How DNS and domain names work

A domain name is a website’s address on the internet. It helps your web browser find the web page you are looking for.

What is a domain name

Every domain name consists of at least two parts: The TLD (Top Level Domain) and the actual domain known as the SLD (second level domain). The SLD is also known as the apex domain, root domain and base domain.

For your web browser to display a web page it needs to translate the domain name into something called an IP address.

Every device connected to the internet has an IP address. An IP address looks something like this 74.125.224.72

For your web browser to find the IP address there could be 5 different places to check:

The process of finding the IP address is called the Domain Name System (DNS) and this is how it works.

Local check

Your web browser first checks if your computer knows the answer.

Everytime you go to a website your browser will remember it’s IP address for a little bit.

If the web browser can’t find the answer locally or has forgotten the answer it will ask the resolver server (also known as the recursive DNS servers).

Resolver server

The resolver server is usually your internet service provider (ISP).

If the resolver doesn’t know the answer it will find the answer for you – starting with the root server.

Root server

All resolvers must know one thing: where to find a root server. Root servers are scattered around the globe and operated by 13 independent organisations.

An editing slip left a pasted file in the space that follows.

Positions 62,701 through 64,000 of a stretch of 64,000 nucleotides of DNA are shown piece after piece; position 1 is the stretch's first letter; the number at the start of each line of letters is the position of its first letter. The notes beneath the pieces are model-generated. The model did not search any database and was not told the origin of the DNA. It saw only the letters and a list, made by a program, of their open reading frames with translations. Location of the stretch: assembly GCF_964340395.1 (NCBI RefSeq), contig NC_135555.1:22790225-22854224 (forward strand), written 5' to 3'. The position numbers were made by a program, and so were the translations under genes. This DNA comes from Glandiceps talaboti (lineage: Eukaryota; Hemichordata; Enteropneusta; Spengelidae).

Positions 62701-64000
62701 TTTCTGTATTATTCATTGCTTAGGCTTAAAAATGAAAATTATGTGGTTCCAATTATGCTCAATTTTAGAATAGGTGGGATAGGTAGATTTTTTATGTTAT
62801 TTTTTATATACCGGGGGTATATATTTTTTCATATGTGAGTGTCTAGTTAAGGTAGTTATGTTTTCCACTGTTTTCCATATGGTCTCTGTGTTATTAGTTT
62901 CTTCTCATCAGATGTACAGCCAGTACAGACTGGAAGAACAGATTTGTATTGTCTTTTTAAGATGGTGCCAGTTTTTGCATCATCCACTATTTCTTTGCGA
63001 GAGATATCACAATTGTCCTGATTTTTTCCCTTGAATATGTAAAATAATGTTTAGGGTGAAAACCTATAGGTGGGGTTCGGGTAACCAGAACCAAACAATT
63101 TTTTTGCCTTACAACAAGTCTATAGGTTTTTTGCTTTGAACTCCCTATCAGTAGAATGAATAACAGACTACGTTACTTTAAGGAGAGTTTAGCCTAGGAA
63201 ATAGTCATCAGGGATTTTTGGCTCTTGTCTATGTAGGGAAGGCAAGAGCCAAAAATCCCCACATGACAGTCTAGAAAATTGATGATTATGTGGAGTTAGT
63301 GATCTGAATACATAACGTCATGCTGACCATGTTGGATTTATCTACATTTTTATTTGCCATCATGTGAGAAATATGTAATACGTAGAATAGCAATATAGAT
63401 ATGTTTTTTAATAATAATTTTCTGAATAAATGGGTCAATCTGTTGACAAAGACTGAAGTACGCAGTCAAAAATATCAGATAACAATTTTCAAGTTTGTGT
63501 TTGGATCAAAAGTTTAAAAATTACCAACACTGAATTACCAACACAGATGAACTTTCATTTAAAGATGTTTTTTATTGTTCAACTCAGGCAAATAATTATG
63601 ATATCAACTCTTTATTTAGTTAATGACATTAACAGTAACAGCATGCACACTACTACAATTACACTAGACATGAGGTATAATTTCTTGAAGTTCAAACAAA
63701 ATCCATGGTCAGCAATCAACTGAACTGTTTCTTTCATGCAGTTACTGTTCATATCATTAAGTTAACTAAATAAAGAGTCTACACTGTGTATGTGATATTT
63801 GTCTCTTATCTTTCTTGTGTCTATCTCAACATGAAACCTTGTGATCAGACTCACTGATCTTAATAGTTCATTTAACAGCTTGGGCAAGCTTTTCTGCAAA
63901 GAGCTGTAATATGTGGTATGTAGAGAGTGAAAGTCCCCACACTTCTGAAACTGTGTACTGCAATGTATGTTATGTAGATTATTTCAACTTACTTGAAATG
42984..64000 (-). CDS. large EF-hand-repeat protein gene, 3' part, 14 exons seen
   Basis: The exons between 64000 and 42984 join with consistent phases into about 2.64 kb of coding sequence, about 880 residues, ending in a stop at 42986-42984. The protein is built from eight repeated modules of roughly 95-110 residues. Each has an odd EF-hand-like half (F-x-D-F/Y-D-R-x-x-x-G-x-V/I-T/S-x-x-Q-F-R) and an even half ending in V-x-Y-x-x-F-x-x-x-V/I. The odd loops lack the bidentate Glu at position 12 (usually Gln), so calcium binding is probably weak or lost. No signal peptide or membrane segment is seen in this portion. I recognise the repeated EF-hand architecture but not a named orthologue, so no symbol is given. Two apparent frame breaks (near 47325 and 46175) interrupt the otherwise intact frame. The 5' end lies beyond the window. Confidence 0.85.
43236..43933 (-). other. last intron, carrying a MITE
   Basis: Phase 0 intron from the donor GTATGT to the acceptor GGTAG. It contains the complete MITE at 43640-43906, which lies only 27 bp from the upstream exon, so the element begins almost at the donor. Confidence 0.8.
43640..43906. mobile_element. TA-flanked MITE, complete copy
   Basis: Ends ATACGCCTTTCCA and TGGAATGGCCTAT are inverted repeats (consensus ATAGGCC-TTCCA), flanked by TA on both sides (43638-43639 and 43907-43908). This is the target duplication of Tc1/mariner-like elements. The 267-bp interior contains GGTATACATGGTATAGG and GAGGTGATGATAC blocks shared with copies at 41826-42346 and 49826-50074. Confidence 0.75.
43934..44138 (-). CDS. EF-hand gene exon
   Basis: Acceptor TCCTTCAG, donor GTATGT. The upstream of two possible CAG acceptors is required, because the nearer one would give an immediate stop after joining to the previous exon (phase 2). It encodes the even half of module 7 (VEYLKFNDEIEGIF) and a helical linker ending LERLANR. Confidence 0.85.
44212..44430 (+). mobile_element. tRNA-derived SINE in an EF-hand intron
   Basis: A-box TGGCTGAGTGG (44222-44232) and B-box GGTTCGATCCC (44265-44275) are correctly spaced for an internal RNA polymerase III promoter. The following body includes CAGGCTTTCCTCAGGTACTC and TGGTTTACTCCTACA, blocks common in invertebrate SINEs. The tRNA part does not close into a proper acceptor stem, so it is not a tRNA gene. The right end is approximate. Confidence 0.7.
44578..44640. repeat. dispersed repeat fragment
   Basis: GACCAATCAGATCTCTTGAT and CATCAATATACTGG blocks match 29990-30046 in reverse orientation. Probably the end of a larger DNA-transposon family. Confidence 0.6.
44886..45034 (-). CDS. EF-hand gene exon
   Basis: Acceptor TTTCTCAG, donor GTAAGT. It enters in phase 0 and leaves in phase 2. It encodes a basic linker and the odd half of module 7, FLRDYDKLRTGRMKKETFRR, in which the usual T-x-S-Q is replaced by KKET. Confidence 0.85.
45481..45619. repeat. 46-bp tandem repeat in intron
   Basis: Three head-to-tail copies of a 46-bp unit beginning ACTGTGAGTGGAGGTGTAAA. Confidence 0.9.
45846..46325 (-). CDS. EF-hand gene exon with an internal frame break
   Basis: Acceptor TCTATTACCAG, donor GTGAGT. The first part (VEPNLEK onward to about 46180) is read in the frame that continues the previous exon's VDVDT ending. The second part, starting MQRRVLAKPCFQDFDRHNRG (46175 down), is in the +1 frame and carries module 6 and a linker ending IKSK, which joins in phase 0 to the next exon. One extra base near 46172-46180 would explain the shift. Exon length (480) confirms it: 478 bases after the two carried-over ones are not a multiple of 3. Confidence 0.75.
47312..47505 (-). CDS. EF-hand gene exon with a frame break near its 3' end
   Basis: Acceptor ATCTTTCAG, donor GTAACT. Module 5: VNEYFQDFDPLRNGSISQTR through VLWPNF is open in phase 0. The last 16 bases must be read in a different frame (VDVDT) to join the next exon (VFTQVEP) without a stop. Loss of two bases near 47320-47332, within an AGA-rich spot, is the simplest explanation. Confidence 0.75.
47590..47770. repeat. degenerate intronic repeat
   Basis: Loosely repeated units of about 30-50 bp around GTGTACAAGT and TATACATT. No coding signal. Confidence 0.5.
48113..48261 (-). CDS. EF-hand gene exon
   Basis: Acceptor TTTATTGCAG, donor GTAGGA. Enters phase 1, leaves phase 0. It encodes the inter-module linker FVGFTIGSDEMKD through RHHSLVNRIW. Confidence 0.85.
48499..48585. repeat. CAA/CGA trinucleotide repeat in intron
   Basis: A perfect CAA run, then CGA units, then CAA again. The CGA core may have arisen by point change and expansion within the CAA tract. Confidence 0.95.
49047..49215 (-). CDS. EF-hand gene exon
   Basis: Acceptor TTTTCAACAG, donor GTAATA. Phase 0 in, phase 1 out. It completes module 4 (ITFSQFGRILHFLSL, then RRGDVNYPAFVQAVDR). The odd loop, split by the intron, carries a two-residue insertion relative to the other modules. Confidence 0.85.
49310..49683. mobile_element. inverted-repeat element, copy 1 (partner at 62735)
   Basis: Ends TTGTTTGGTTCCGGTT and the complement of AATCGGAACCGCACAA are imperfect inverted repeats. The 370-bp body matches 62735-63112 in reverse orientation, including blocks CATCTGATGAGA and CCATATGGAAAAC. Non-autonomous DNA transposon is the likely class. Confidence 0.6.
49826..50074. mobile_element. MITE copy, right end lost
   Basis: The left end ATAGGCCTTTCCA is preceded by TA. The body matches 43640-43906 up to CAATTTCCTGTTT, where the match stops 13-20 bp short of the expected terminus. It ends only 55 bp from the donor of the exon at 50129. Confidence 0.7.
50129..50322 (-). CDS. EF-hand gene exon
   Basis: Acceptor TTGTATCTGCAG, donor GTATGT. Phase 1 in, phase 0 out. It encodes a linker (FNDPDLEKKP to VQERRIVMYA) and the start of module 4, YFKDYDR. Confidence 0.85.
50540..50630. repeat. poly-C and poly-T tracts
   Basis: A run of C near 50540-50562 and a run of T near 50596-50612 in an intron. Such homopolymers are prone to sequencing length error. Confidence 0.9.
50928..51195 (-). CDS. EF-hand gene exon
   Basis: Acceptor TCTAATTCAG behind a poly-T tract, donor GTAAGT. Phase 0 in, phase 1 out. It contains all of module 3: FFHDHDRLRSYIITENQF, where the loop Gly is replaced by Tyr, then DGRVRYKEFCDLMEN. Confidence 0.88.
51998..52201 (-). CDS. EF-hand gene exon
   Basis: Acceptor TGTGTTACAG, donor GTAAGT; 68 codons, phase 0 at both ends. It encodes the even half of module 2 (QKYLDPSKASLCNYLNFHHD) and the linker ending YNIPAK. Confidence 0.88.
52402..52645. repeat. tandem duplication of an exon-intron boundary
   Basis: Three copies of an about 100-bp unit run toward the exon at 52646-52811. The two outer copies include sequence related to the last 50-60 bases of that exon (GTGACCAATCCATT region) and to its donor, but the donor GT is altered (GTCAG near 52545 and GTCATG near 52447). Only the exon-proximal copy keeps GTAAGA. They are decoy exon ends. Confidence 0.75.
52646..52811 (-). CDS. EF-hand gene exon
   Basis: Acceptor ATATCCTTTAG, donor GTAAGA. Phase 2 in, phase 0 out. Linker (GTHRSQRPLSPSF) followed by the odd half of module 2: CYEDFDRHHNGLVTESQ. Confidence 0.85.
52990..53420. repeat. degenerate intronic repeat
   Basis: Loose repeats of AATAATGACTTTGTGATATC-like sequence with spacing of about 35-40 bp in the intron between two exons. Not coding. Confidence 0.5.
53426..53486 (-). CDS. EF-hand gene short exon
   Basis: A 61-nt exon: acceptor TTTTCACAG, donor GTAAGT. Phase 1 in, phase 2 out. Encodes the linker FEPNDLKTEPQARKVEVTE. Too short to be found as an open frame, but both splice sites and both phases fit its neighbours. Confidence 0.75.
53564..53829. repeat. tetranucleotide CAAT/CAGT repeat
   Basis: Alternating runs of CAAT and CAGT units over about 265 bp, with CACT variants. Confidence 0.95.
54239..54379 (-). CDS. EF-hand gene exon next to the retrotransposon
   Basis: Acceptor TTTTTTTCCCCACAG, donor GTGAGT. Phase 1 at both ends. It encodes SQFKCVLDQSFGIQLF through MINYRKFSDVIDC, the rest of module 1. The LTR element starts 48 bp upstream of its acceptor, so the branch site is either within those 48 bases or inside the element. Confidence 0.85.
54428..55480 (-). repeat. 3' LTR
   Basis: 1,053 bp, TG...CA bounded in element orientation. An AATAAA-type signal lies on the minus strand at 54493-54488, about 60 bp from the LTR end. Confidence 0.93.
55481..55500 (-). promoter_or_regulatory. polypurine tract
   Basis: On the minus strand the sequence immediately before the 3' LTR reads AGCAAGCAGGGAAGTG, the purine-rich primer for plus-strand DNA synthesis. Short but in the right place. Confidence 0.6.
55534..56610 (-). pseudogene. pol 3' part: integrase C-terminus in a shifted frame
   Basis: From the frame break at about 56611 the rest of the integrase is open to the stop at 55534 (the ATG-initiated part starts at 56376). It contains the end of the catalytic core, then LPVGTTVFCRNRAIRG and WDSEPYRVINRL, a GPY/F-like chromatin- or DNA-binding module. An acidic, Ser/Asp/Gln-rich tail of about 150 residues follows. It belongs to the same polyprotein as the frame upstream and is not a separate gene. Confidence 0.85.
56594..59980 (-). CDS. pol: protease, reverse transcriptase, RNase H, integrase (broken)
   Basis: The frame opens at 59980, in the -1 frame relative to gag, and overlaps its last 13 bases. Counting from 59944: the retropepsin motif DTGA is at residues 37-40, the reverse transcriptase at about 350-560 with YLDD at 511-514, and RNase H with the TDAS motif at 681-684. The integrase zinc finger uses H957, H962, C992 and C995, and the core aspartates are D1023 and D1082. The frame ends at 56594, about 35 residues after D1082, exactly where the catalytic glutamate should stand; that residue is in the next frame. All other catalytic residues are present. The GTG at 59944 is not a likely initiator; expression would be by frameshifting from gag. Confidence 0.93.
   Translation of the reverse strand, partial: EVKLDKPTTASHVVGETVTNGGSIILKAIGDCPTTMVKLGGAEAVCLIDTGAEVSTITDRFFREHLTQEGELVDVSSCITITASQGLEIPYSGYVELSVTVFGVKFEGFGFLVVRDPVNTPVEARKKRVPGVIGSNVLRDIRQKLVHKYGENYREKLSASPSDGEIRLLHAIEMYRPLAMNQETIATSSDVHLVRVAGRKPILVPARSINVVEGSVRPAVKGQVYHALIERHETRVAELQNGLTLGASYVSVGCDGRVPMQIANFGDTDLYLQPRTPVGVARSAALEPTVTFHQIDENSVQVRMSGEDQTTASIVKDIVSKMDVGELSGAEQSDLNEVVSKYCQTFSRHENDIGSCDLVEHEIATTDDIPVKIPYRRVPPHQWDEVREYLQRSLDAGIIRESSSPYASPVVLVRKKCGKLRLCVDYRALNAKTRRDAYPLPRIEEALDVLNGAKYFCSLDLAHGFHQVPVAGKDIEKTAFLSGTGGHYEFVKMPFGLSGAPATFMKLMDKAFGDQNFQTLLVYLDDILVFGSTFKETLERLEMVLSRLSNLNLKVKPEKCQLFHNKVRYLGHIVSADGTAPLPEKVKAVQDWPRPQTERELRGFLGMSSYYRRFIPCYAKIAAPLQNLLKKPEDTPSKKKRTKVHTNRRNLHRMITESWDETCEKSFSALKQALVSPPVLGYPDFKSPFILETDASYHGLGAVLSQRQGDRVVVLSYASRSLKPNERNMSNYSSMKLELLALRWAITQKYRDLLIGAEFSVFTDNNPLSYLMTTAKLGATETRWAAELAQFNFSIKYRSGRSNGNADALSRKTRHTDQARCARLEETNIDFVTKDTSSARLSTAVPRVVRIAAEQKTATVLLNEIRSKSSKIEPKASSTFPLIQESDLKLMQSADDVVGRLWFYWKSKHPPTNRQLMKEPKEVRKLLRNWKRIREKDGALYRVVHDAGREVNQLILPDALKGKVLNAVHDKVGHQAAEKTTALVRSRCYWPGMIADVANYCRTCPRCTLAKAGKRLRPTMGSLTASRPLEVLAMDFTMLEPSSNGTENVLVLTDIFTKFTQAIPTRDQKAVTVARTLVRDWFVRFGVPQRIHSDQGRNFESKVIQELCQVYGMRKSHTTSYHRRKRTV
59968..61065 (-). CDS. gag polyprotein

The root server doesn’t tell the resolver where to find the IP address. Instead it tells the resolver which top level domain (TLD) server to talk to. For example if you were trying to find wikipedia.org the root would tell the resolver to check with the .org TLD server.

TLD server

There are over 1,000 TLD servers. There is one for .com domains, another for .gov domains, and so on.

The TLD servers job is to tell the resolver where it can find the authoritative nameserver for the domain you are looking for.

Authoritative nameserver

The resolver has finally come to the right place. The authoritative nameserver knows the IP address and tells the resolver.

The resolver then tells your web browser, which then means you can see the webpage. This all happens in a few milliseconds.

At the same time the resolver remembers the IP address of the website you just went to so if anyone else asks for the same site it has the answer.

Quick recap

If your browser doesn’t know a websites IP address it will:

  1. Ask the resolver (the resolver is normally your internet provider).
  2. If the answer is no the resolver will find the answer by asking the root. The root will give the correct TLD server.
  3. The resolver asks the TLD server and gets told the correct authoritative nameserver.
  4. The resolver asks the authoritative nameserver and gets the domain name’s IP address.
  5. The resolver tells your machine the IP address and now you can see the website.

How DNS works from resolver, root, TLD to nameserver

Time-to-live (TTL)

The resolver and your local machine won’t remember a domains IP address forever. Each domain name has something called a TTL (time-to-live). The TTL indicates how long until your computer, or resolver has before it should recheck with the authoritative nameserver.


Hopefully this post helped. If it still doesn’t make sense I found this website howdns.works very useful and this video also gives a good summary.

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